ARENAS are rising in Qatar for a World Cup. So the question is, Can a respectable team be built?

On the sideline of a  grass soccer field a few hundred  yards from the recently renovated Khalifa International Stadium, Bora Milutinovic is receiving a stream of well-wishers in four languages.

Miluttinovic, who has taken the national teams of five countries to the World Cup, shakes hands with  dozens of people, seamlessly switching among Serbian, Spanish, German and English, as a match begins in front of him.

At 73, Milutinovic is unlikely to be tasked with guiding a sixth country in a World Cup. But he may have a bigger and more difficult job than that these days.

He is now a soccer adviser to members of Qatar's royal family and a technical adviser for the  Aspire Academy, the vast and talent spotting operation financed by Qatar's government.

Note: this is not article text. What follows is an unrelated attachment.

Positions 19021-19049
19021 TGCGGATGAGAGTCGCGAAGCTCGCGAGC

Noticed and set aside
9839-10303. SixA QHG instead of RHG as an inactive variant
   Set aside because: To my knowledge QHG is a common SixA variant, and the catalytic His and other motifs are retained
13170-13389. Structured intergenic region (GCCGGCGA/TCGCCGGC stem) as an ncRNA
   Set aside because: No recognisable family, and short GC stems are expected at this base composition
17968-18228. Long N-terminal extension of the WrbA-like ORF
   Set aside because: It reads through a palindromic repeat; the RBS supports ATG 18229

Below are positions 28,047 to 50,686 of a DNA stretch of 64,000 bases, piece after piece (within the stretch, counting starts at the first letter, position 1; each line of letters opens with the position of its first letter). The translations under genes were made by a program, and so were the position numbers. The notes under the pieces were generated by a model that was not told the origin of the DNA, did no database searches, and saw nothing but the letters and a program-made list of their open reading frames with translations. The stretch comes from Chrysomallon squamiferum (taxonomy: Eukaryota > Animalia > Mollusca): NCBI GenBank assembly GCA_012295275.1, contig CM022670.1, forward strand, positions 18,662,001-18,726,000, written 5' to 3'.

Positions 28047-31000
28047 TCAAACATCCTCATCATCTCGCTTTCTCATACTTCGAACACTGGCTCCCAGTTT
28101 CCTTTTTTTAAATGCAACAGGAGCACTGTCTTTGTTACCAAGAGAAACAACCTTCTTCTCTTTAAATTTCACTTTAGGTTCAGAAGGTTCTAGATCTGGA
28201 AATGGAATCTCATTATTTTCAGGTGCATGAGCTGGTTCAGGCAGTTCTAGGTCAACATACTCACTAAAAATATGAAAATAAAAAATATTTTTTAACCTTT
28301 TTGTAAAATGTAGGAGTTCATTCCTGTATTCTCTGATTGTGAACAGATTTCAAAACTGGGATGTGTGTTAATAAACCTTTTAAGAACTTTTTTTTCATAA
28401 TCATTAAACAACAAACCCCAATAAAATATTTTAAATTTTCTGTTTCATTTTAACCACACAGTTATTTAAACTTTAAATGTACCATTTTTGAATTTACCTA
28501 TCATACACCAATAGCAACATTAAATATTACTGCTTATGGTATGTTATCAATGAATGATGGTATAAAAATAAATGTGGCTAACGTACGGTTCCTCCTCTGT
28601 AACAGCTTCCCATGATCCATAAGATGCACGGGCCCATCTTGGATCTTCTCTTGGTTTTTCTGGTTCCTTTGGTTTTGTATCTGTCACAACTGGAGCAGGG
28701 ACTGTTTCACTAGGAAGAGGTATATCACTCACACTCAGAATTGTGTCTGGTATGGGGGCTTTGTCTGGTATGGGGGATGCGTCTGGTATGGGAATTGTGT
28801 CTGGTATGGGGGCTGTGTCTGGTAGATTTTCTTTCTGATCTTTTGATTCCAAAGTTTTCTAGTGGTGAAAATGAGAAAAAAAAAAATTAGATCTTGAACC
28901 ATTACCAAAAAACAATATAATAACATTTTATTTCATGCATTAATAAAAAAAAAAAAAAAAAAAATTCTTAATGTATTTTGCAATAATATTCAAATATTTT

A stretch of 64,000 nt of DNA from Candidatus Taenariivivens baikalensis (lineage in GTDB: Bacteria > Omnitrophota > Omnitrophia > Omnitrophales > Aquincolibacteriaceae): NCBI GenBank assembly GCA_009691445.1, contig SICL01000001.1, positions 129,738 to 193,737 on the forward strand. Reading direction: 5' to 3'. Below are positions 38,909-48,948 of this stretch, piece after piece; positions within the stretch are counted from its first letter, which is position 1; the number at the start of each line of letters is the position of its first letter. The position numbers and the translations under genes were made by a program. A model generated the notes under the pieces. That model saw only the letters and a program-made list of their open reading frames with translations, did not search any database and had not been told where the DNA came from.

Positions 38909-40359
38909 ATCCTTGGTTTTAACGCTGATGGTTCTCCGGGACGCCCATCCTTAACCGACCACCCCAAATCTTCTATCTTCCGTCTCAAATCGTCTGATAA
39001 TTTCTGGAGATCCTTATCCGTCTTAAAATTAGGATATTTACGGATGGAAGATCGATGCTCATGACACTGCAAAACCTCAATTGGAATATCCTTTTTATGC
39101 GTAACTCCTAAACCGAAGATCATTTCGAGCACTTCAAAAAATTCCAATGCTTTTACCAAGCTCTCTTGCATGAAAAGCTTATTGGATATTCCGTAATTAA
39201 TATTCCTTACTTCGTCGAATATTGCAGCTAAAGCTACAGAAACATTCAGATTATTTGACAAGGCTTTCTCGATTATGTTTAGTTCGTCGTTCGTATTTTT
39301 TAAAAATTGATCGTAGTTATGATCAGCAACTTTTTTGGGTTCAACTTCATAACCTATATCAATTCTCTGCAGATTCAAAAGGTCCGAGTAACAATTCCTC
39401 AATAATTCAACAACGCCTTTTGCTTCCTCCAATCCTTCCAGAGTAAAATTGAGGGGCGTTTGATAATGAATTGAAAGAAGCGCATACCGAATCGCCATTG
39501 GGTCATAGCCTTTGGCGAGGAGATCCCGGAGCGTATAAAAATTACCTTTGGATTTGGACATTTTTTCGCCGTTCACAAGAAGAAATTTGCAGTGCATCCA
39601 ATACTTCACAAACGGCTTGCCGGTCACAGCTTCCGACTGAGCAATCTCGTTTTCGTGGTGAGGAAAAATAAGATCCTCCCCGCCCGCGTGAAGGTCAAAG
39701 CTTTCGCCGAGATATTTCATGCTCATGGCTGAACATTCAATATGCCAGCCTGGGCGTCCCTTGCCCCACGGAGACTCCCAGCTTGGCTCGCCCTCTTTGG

Created by a Royal Decree in 2004, Aspire was given the monumental task of nurturing a national team that can compete with the world's best when the country hosts the 2022 World Cup.

On this evening, Milutonivic is checking on the progress of Qatar's under 19 national team, which is playing its Croatian counterpart in the final of a friendly tournament.

''It changes slowly,'' Milutonivic said  -''every day is getting better.''


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